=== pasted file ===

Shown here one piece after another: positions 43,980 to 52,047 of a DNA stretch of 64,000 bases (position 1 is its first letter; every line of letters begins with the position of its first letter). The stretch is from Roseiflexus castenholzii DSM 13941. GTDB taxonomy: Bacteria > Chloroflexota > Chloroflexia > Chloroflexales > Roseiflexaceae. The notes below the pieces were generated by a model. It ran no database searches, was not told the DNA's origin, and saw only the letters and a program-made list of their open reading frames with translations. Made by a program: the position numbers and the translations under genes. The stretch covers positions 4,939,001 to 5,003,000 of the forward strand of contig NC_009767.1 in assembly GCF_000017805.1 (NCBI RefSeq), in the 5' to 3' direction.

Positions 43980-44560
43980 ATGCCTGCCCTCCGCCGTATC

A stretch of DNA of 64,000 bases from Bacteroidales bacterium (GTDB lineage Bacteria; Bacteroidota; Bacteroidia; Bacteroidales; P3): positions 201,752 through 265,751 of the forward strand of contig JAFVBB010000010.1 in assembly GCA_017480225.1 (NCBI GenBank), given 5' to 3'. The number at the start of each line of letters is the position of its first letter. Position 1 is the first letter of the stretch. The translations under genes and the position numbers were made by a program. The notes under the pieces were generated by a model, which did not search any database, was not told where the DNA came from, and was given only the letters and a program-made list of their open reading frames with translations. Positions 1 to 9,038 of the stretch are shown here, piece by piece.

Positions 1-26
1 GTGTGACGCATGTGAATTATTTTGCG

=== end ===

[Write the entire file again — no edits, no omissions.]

Shown here one piece after another: positions 43,980 to 52,047 of a DNA stretch of 64,000 bases (position 1 is its first letter; every line of letters begins with the position of its first letter). The stretch is from Roseiflexus castenholzii DSM 13941. GTDB taxonomy: Bacteria > Chloroflexota > Chloroflexia > Chloroflexales > Roseiflexaceae. The notes below the pieces were generated by a model. It ran no database searches, was not told the DNA's origin, and saw only the letters and a program-made list of their open reading frames with translations. Made by a program: the position numbers and the translations under genes. The stretch covers positions 4,939,001 to 5,003,000 of the forward strand of contig NC_009767.1 in assembly GCF_000017805.1 (NCBI RefSeq), in the 5' to 3' direction.

Positions 43980-44560
43980 ATGCCTGCCCTCCGCCGTATC

A stretch of DNA of 64,000 bases from Bacteroidales bacterium (GTDB lineage Bacteria; Bacteroidota; Bacteroidia; Bacteroidales; P3): positions 201,752 through 265,751 of the forward strand of contig JAFVBB010000010.1 in assembly GCA_017480225.1 (NCBI GenBank), given 5' to 3'. The number at the start of each line of letters is the position of its first letter. Position 1 is the first letter of the stretch. The translations under genes and the position numbers were made by a program. The notes under the pieces were generated by a model, which did not search any database, was not told where the DNA came from, and was given only the letters and a program-made list of their open reading frames with translations. Positions 1 to 9,038 of the stretch are shown here, piece by piece.

Positions 1-26
1 GTGTGACGCATGTGAATTATTTTGCG